According to studies, compression clothing offers real benefits, like improving muscle recovery after workouts or helping you to run faster. Still, it pays to suit up only where you’ll need it – for example, wearing a compression top won’t benefit your running as much as compression pants.
Here’s when to wear compression clothing and the benefits it gives:
Athletes who did sprints and plyometrics in a lower body compression garment reported 43 per cent less soreness after 24 hours than their unrestricted counterparts did.
Save Your Muscles
Athletes who wore a full body compression suit for 24 hours after high-intensity exercise had up to 20 per cent lower levels of muscle damage.
Runners who wore knee high compression stockings ran as much as 6.1 per cent faster on a treadmill than those who wore regular running socks.
The elasticity of a long sleeved compression top gives you more control as you extend your arms. This may help in your throwing.
Athletes in compression pants covered up to 34 per cent more distance at faster speeds in circuit training. The pants help conserve energy.
Now behind the “hoo-hah” of compression tights other than its promise to lower down lactic acid buildup, recovery purposes, preventing abrasion and those points above, many might still feel that its just another hype and trend thingy. Well, below the article below will help you understand the advantages and the disadvantages of the compression tights/suits/”cape” ala superman. 😛
Lactic acid buildup is only present during Anaerobic Energy system which only kicks start after 10 seconds and can only last for up to 3 minutes. Under aerobic conditions, the muscles can store and burn this at a faster rate than it is produced. Here is the breakdown of what happen during this energy system:
(It might be confusing, so just to simply for “pyruvate” will go 2 ways to mitochondria which is the powerhouse of the muscle and during the process they will produce lactate) So by wearing compression tights it will actually help you to reduce this lactate buildup.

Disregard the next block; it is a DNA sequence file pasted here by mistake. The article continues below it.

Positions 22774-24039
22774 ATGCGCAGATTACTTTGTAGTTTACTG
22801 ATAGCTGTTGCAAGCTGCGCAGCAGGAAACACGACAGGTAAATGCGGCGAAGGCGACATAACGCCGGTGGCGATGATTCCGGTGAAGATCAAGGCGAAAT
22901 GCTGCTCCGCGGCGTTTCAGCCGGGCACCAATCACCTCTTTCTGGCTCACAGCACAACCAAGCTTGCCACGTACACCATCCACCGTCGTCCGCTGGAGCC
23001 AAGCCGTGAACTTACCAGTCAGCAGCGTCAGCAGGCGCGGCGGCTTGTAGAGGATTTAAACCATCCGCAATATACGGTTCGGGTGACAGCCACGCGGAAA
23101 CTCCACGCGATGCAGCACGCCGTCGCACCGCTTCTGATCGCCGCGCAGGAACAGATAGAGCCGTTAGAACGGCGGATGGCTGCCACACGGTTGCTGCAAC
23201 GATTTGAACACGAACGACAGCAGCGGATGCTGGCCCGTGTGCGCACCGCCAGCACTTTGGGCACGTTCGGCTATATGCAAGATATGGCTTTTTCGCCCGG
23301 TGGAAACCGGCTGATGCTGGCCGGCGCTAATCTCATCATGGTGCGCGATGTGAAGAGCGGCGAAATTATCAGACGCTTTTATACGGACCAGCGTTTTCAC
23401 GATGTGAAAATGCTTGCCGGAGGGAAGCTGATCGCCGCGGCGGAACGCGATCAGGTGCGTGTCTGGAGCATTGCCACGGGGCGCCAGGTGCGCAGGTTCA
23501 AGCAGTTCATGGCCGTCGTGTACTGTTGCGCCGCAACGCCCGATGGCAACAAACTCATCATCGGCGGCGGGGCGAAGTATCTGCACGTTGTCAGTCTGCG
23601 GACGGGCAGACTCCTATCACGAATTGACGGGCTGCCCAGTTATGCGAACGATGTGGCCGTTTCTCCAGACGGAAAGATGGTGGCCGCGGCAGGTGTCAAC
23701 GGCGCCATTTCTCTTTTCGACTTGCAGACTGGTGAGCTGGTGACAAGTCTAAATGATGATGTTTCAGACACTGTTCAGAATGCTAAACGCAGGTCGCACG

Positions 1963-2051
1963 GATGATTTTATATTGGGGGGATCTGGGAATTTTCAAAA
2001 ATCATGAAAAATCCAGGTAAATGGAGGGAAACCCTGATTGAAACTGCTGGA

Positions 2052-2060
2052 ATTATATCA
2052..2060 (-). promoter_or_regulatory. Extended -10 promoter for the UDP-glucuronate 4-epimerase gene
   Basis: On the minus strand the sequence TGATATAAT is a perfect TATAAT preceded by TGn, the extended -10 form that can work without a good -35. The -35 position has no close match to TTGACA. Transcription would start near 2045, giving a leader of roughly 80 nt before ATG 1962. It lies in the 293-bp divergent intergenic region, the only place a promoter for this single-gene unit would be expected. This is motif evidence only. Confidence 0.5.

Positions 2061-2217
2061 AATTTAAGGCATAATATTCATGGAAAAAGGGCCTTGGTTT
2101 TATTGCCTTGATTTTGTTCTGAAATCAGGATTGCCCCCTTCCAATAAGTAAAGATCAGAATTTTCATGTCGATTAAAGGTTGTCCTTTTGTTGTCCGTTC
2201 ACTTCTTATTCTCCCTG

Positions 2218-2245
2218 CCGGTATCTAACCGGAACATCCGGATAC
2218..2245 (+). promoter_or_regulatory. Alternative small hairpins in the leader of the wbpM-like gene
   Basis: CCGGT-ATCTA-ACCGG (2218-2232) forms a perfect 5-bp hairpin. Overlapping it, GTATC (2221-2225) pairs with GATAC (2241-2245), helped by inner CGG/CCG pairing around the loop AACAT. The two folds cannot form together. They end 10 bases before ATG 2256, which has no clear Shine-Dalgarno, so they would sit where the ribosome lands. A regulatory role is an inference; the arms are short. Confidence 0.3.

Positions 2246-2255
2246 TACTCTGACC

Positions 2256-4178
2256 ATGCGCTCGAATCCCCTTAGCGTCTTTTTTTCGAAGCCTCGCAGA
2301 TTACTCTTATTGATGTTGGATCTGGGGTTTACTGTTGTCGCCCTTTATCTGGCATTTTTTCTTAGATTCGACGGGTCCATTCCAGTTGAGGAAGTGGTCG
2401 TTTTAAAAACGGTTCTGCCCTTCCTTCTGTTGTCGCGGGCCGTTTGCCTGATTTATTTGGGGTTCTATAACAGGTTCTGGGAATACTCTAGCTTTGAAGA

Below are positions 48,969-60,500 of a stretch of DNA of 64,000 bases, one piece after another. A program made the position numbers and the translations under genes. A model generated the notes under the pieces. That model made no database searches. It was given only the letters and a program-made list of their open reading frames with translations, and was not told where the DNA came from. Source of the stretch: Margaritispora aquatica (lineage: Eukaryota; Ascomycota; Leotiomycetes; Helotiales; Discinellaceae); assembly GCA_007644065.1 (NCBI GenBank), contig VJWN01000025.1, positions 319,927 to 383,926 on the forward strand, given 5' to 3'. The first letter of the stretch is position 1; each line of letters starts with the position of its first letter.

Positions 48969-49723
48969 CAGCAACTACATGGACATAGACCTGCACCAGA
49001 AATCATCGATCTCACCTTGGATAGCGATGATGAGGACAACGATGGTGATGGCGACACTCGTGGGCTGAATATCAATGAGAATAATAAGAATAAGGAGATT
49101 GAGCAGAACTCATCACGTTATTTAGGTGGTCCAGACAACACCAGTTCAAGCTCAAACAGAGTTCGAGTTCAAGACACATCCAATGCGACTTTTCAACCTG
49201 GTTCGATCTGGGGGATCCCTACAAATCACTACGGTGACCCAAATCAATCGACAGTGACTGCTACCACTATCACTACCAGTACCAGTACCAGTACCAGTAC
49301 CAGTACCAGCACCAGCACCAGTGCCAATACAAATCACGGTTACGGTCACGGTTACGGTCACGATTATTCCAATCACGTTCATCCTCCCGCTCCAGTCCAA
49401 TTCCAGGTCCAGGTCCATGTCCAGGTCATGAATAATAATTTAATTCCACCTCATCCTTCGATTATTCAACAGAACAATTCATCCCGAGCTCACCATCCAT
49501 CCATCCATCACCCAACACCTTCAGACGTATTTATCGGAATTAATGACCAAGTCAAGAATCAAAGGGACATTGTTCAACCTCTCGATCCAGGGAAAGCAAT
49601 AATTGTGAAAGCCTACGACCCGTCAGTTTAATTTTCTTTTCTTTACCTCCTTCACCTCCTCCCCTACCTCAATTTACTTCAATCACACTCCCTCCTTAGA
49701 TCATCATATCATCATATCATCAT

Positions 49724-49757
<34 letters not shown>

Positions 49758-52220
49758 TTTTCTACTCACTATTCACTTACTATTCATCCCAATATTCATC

For recovery purposes, compression tights will really help based on a study by Decathlon Test and Research Centre in France that compression tights “could be useful to oxygenate fatigued muscles after exercise”. By having more oxygen in fatigue muscles it will bring about lesser damaged to the muscles after a hard workout. By wearing compression tights it will also prevent abrasion as abrasion comes in when the clothing rubs along the skin which produces friction thus causing abrasion to happen.
Now for the disadvantages, since most of compression garments aim to reduce lactic acid not all people will benefit from them. In a study by Massey University “There were no differences in oxygen uptake, heart rate or blood concentration”. This study was among well trained runners, so what is the explanation of this:
As for well trained runners, during their training they have certain training like lactate threshold. By doing lactate threshold training can improve 65%-80% of our VO2 Max. It’s estimated that elite endurance athletes’ threshold is closer to 80-90% of their VO2 Max. Remember what we talked about in the earlier part, as intensity of exercise increases more lactic acid is being build up.
Personally, i have worn the Nike Combat Pro top and the 2XU’s Calf Sleeves. Hmmm… my verdict? Its still too early to say cause i havent really tested them as much. Although wearing the Nike Combat Pro top at first kinda compresses (duhh??) my bod and i had to breathe a little harder. IS this normal?
The 2XU calf sleeves on the other hand gives me a firm and warm feeling at my calves area and as i ran 12KM with it. Performance wise, i really could NOT tell if i had improved tremendously with these fancy gear. Till further tests/runs, then will i know the true benefits of them all. 🙂